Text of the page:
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Does ‘ABC’ stand for “Always Burn Colorado”?

Column by Hal Walter

Hunting – May 1997 – Colorado Central Magazine

I recently became an investor in a magazine venture, though the publisher didn’t ask whether I wished to be involved, and collected the start-up capital under the somewhat questionable pretense that it was going to be used to further wildlife management in Colorado.

The publisher is the Colorado Division of Wildlife, and the magazine is the annual big-game hunting brochure distributed prior to the spring application deadline for limited hunting licenses.

DOW has published a smaller tabloid newspaper-style brochure for years. The format has been completely serviceable, though if you wish to fully comprehend the rules and regulations I would suggest legal counsel.

In fact when two wildlife officers checked my paperwork in the field last autumn, one of them muttered something about being surprised I had it all in order.

So the arrival of the 60-somewhat-page tabazine with process-color cover and a ton of advertising was a real annoyance to someone who just wants to put some low-fat meat in the freezer. They really went all-out — it even offers the indignation of those pull-out magazine-subscription cards.

It represents the full commercialization of something that I consider much more sacred than just another branch of the industrial tourism racket. What’s more, this brochure is an advertising medium for stuff I’m against — like hunting under the influence of alcohol from an all-terrain vehicle with a fresh computer printout of where the elk are hiding, for example.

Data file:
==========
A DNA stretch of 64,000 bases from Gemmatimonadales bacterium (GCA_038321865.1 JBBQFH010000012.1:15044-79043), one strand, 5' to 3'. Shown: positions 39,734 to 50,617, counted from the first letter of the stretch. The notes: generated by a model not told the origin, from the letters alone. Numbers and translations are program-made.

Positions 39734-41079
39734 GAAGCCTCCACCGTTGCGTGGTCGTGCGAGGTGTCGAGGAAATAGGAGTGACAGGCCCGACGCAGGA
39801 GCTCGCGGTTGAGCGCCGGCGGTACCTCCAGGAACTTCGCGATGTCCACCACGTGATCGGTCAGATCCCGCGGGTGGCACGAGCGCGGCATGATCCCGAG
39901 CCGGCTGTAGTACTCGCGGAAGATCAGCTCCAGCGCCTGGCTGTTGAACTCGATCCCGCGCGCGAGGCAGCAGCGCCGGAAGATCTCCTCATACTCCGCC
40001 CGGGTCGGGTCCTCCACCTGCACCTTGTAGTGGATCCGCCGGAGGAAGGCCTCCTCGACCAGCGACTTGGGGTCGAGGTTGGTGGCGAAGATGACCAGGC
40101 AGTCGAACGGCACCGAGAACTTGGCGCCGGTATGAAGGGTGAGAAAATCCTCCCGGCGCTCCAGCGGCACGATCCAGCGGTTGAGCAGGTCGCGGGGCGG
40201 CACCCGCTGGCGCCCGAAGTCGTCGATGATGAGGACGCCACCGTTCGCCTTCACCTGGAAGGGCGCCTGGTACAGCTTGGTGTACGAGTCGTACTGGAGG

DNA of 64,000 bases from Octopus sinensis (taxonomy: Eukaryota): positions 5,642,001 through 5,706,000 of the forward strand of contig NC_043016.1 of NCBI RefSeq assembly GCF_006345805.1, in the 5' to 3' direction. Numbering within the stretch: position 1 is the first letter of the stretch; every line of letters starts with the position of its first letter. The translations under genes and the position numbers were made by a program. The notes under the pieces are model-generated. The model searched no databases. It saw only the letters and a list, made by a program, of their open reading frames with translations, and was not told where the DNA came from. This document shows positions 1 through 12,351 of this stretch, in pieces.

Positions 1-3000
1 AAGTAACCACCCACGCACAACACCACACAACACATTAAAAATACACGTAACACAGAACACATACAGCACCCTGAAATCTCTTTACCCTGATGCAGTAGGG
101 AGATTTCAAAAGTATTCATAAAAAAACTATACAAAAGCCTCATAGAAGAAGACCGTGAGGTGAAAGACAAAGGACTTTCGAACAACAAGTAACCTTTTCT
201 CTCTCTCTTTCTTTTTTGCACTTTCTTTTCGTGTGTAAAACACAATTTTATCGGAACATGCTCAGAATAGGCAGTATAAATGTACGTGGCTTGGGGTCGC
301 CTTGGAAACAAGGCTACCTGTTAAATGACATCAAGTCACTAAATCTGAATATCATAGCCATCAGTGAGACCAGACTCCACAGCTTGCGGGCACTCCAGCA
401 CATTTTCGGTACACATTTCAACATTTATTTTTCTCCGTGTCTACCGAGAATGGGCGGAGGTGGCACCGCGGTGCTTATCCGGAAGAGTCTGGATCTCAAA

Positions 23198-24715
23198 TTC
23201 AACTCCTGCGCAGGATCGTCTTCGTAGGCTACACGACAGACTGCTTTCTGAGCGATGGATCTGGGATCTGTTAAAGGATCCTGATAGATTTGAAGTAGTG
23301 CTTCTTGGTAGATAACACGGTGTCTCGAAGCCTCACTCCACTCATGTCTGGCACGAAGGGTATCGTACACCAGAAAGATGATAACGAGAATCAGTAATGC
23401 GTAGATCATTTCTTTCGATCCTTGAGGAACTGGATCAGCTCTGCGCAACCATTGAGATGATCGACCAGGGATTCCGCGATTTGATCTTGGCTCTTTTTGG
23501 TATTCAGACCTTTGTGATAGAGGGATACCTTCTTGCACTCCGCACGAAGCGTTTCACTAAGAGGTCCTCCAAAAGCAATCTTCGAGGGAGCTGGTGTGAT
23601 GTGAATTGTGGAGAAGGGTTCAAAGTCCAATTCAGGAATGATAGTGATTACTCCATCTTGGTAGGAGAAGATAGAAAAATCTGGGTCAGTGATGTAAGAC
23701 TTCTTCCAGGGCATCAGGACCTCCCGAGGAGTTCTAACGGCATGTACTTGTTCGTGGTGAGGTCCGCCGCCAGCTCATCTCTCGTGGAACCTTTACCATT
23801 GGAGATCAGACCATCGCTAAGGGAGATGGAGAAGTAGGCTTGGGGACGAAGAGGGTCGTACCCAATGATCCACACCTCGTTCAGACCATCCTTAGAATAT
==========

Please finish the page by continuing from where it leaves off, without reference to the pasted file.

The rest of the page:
Inside, I read that the new format was an attempt to offset publishing costs; printing was paid for with license fees.

So, since I’m a full partner, show me the money! Where’s the income from the 25 or so full pages of advertising in the book? If I’m an investor, I want a return, or at least a discount on my hunting-license fees. You’re dealing with someone who knows enough about publishing and the current price of newsprint to understand that adding 25 extra pages with four-color ink costs a lot, and isn’t done without motivation. If you just want to break even, you save trees. If this added income turned a profit, or even just covered some printing costs, then my hunting license should cost less now. What gives here?

DOW owes licensees a full disclosure of the publishing costs and advertising revenues involved in this project. It looks to me like an out-of-state publishing house profited more than Colorado sportsmen.

That’s right, out of state and out of mind. This hunting brochure was printed by Liberty Press in Orem, Utah. What in the heck is Colorado’s state wildlife department doing hiring Utahans to publish its hunting brochure? Remember that flap over Colorado buying marble from a Wyoming quarry instead of a quarry near Salida?

Whatever happened to that ABC program, “Always Buy Colorado?” It seems the freight from Orem, Utah, on 850,000 copies would go a long way towards offsetting any higher price of doing business at home. I’m sure Utah is where they got the best printing deal, but Arkansas Valley Publishing in Salida has a new color press, and so does the Pueblo Chieftain.

The publishing job apparently includes advertising sales, because potential advertisers are urged to call the Utah folks’ toll-free number to place an ad. There are a number of mostly Western-Slope outfitters who have ads, but I don’t see any from this area. One area outfitter friend told me her company was not solicited. In a highly competitive business like outfitting, it doesn’t seem fair that some got first crack at this direct-advertising audience, while others didn’t.